Restaurants and cafes stood empty or nearly so. People were afraid to venture out, for no place felt safe. Any man wearing a heavy coat made you feel nervous. Could he have an explosive vest hidden beneath his coat? Was this Death coming to claim you? The economy took a nosedive. Morale was at a nadir. The government and army seemed at a loss.

Above all, there was the sense that death lurked behind every corner, that you were playing Russian roulette whenever you went to a nightclub, a concert, or even walked the sidewalk of a busy street. And there was also the certainty that this was how it was going to be from now on, perhaps forever.

This may be what the future holds for Britain now. This may be what Germany, France, Sweden, and other countries will face in the near future. Unless a solution is found, unless terrorism is eradicated, unless the governments of these countries are seen to be taking decisive and effective action — instead of offering platitudes, prayers, and appeals to a unity which seems to be nonexistent — the future in these countries may be bleak. Not just because more people will die, but also because of how fear will lead the population of these countries to change their behavior and lifestyle.

Guards with guns will become ubiquitous. Bags will be rummaged through before you’re allowed onto into a Tube station or a Metro or onto a train. People will refrain from going to crowded places. They will shy away from any place that may attract the next attacker. Tourism will plummet. Businesses will suffer. Foreign companies will reconsider their decision of opening an office in this or that major city. Musicians and artists will cancel their appearances.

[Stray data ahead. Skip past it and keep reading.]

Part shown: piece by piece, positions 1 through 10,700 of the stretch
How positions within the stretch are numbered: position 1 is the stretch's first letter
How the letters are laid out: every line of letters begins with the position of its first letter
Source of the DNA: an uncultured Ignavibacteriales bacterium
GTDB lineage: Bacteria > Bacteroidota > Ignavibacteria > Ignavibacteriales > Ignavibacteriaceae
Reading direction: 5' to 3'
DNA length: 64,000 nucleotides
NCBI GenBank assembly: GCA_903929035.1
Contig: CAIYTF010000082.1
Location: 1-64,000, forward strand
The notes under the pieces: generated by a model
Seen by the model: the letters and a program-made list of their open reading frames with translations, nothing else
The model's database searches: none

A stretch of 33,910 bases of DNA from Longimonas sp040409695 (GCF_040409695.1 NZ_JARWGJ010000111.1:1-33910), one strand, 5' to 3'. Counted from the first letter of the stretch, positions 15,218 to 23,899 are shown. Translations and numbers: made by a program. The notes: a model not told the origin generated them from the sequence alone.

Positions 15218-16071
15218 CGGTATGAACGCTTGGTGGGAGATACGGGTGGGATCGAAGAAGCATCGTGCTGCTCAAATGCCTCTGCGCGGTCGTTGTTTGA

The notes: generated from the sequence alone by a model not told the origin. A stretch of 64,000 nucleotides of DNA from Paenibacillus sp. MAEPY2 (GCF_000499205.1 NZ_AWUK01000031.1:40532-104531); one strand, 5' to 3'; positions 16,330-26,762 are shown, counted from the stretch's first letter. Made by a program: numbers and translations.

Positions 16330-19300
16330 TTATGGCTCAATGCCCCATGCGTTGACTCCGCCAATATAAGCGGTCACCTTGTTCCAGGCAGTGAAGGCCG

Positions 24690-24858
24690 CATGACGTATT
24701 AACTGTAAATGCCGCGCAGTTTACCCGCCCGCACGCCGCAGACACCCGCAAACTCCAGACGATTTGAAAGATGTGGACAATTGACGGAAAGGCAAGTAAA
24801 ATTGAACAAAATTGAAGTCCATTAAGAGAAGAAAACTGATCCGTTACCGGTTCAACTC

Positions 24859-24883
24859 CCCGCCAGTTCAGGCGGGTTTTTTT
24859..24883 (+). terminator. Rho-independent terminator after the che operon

Appeals for people to Keep Calm and Carry On will not suffice. People will strive to protect their children and themselves. They will make decisions based on their justifiable fear. Nothing this or that politician will say will change that. Only action will.

Following the Park Hotel bombing on March 27, 2002, in which thirty Israelis were killed, the IDF launched Operation Defensive Shield, a major operation against Islamic terrorism. Israeli forces dismantled terrorist networks in Judea and Samaria (the West Bank) and brought an end to suicide bombings. But things had not returned to normal. In 2017, there are still guards at supermarkets in Israel. Your bag is still checked at the entrance to shopping malls. Israelis have not forgotten March 2002. I doubt we ever will.

A military operation of the sort carried out by the IDF in 2002 is impossible in Europe. But some form of action — the sort that is potentially effective — will need to be taken. Otherwise, Western Europe might be forever changed.